Microsoft-possessed GitHub declared a new package management service called GitHub Package Registry, which is explicitly gone for devs who want to publish public or private packages nearby their source code.
Likewise, GitHub says it’s working on including support for significantly more in the coming months, so anticipate further news on this front.
“When you work on a project that has dependencies on packages, it’s important for you to trust them, understand their code, and connect with the community who built them,” GitHub’s Simina Pasat clarifies.
“And inside organizations, you need to be able to quickly find what’s been approved for your use. GitHub Package Registry makes it easy to use the same familiar GitHub interface to find public packages anywhere on GitHub, or private packages within your organization or repositories.”
Free for public and open source repositories
GitHub Package Registry is free of charge for testers who take an interest in the beta testing program, and the service will keep on being accessible at no expense for public and open source repositories. Further estimating alternatives will be declared as the testing progresses.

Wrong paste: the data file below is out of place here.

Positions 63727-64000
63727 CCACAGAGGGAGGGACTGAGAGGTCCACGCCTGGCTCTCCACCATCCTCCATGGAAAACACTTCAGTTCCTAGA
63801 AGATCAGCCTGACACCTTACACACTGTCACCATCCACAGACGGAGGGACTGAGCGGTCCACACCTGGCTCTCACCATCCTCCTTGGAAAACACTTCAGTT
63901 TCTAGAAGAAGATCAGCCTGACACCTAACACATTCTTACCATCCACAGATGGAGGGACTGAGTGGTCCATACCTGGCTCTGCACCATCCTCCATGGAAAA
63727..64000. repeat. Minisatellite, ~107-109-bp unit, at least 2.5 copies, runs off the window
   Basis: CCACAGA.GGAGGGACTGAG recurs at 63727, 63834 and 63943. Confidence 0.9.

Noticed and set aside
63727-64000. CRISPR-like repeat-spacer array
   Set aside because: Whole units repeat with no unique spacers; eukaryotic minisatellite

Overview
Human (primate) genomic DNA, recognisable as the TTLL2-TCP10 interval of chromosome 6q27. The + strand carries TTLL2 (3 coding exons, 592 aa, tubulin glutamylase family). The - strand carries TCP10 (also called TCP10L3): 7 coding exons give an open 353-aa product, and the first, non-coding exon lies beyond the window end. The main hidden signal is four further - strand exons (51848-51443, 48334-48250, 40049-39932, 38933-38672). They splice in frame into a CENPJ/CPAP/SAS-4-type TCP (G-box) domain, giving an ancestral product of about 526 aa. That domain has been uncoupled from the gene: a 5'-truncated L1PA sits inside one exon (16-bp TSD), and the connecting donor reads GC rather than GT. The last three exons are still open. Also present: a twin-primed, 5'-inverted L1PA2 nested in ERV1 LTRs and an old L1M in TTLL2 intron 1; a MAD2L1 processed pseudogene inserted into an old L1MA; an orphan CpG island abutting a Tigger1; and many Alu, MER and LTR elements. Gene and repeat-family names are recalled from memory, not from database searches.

“If you’re using different systems for your code and packages today, you have to maintain different sets of user credentials and permissions. Now you can use a single set of credentials across both, and manage access permissions with the same tools. Packages on GitHub inherit the visibility and permissions associated with the repository, and organizations no longer need to maintain a separate package registry and mirror permissions across systems,” Pasat continued.
GitHub Package Registry can likewise be incorporated into individuals’ workflows, and given it’s completely coordinated into GitHub, they can utilize similar credentials for easy management.
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